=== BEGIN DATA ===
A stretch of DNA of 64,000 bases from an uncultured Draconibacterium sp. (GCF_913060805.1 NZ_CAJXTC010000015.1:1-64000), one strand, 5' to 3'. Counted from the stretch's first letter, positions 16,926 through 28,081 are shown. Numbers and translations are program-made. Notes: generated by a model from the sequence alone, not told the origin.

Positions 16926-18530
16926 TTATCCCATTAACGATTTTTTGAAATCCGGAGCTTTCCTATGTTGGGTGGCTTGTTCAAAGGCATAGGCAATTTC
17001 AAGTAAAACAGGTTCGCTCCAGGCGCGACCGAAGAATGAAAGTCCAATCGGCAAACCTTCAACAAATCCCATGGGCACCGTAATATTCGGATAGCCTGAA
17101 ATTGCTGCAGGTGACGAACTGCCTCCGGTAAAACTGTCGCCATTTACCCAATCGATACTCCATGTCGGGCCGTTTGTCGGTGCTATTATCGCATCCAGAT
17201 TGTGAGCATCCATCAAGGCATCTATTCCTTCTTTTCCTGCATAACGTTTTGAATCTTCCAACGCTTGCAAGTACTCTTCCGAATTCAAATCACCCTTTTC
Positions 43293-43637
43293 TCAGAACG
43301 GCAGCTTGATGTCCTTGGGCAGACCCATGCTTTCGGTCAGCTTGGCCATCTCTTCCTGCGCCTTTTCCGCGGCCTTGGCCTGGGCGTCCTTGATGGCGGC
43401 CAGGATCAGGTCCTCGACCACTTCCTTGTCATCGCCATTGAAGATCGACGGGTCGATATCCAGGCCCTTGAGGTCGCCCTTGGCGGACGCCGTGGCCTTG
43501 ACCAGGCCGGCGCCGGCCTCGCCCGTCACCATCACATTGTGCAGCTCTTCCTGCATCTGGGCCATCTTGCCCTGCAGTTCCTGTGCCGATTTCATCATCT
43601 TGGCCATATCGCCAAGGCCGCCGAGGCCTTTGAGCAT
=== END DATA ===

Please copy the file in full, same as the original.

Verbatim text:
A stretch of DNA of 64,000 bases from an uncultured Draconibacterium sp. (GCF_913060805.1 NZ_CAJXTC010000015.1:1-64000), one strand, 5' to 3'. Counted from the stretch's first letter, positions 16,926 through 28,081 are shown. Numbers and translations are program-made. Notes: generated by a model from the sequence alone, not told the origin.

Positions 16926-18530
16926 TTATCCCATTAACGATTTTTTGAAATCCGGAGCTTTCCTATGTTGGGTGGCTTGTTCAAAGGCATAGGCAATTTC
17001 AAGTAAAACAGGTTCGCTCCAGGCGCGACCGAAGAATGAAAGTCCAATCGGCAAACCTTCAACAAATCCCATGGGCACCGTAATATTCGGATAGCCTGAA
17101 ATTGCTGCAGGTGACGAACTGCCTCCGGTAAAACTGTCGCCATTTACCCAATCGATACTCCATGTCGGGCCGTTTGTCGGTGCTATTATCGCATCCAGAT
17201 TGTGAGCATCCATCAAGGCATCTATTCCTTCTTTTCCTGCATAACGTTTTGAATCTTCCAACGCTTGCAAGTACTCTTCCGAATTCAAATCACCCTTTTC
Positions 43293-43637
43293 TCAGAACG
43301 GCAGCTTGATGTCCTTGGGCAGACCCATGCTTTCGGTCAGCTTGGCCATCTCTTCCTGCGCCTTTTCCGCGGCCTTGGCCTGGGCGTCCTTGATGGCGGC
43401 CAGGATCAGGTCCTCGACCACTTCCTTGTCATCGCCATTGAAGATCGACGGGTCGATATCCAGGCCCTTGAGGTCGCCCTTGGCGGACGCCGTGGCCTTG
43501 ACCAGGCCGGCGCCGGCCTCGCCCGTCACCATCACATTGTGCAGCTCTTCCTGCATCTGGGCCATCTTGCCCTGCAGTTCCTGTGCCGATTTCATCATCT
43601 TGGCCATATCGCCAAGGCCGCCGAGGCCTTTGAGCAT